April is that time of year which inspires the romantic spirit, especially those who are young and looking for love. It can also inspire those who are young at heart and appreciate moments which inspire and motivate them through selfless acts of love and kindness with a spouse, family and friends.
One evening while Deborah and I were relaxing after a home-cooked meal of whole-wheat pancakes, eggs and bacon, we revisited an almost forgotten story.
As part of a routine “spring cleaning” of her office at Tabor, Deborah came upon a column, dated February 15, 2008, written by student, Tiffany Johnson, in The View, a student publication of Tabor College.
I offer Ms. Johnson’s rendition in its abridged entirety as I cannot improve upon her unique perspective.
In “Professors’ Love Blooms at Tabor,” she begins, “Tabor has long been known as a shoe factory: you go in single, and come out as a pair. Little do most students know, however, that some members of our very own faculty were once a part of the Tabor shoe line as well.
Professor Deborah Penner and her husband, Paul, have a very unique love story all of their own.
They met not here at Tabor, but rather in the choir at Parkview Mennonite Church. Paul himself was a freshman at Tabor, but Deborah was still a sophomore in high school, and even she admits that Paul was, as some might call it, “robbing the cradle.”
As Penner related their first date, her eyes glowed with excitement as she reminisced: “Paul asked me to the spring banquet in ’69, and of course, as a sophomore in high school I was really excited to go. I made my dress in two weeks, and on the night of the banquet he showed up at my doorstep with a cymbidium orchid, which was all the rage in those days.”
As Penner related further, “I was really impressed with the banquet as well. The theme for the banquet was ‘A night in Paris.’ They served French food for the dinner and there was a bridge leading into the cafeteria with dry ice.”
Of course, Paul and Deborah continued to date. When asked what attracted her to Paul, Penner replied, “He was really fun to be around and very friendly. I was a very shy, reserved person, so it was really fun to be with a social butterfly. Plus, he would create really good dates.”
After graduating from high school, Penner also came to Tabor. The couple dated a total of three years, and married shortly after Penner’s freshman year.”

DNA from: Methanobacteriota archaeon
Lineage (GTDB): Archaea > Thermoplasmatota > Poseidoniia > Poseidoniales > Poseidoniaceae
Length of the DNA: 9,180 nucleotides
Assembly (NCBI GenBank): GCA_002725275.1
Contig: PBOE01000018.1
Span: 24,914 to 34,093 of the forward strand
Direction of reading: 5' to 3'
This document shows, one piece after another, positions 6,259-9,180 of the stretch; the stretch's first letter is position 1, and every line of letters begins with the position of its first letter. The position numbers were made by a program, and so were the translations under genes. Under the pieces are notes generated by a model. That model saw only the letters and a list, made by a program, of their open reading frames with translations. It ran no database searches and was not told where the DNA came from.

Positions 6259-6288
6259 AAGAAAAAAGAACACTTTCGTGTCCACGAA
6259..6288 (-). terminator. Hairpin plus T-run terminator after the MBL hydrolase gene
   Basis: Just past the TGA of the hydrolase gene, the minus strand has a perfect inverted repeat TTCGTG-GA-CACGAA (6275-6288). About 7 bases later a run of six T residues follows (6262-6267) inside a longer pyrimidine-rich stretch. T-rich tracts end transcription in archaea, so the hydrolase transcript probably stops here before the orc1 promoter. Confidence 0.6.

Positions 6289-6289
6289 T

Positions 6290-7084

The final paragraph in Tiffany’s focus on our story ends with the years of marriage in 2008 and ages of our children.
Several thoughts run through my mind at the moment: As of this month and year, Deborah and I have known each other for 52 years. This June, we will celebrate our 49th anniversary and eagerly welcome the homecoming of our children and grandchildren, even if the pandemic means we await their arrival for wheat harvest.
I do remember some of the dates we had, though I do not remember playing the role of a social butterfly: One late afternoon on a hot August day, I refueled my newly washed and waxed ’64 Impala coupe, and we drove the old four-lane, U.S 81 highway connecting Newton and Wichita, with windows open to moderate the summer’s heat. The car did not have an air conditioner, so to keep cool, we had a small cooler complete with ice and water.
Our first stop was to a popular restaurant along Broadway. Then we drove down Douglas towards a popular theatre where the latest movies were playing. I really do not remember the movie we saw, I was just happy to be there with Deborah.
As it goes with farming and agriculture, one often can be sidetracked with activities which are crucial at the moment; like planting corn, preparing for planting soybeans and making final preparations for the coming wheat harvest.
Indeed, and as it goes with life, one often can become sidetracked with such activities, and more, and the really important things become less important, and perhaps even forgotten. May this never be with us, with family, with friends!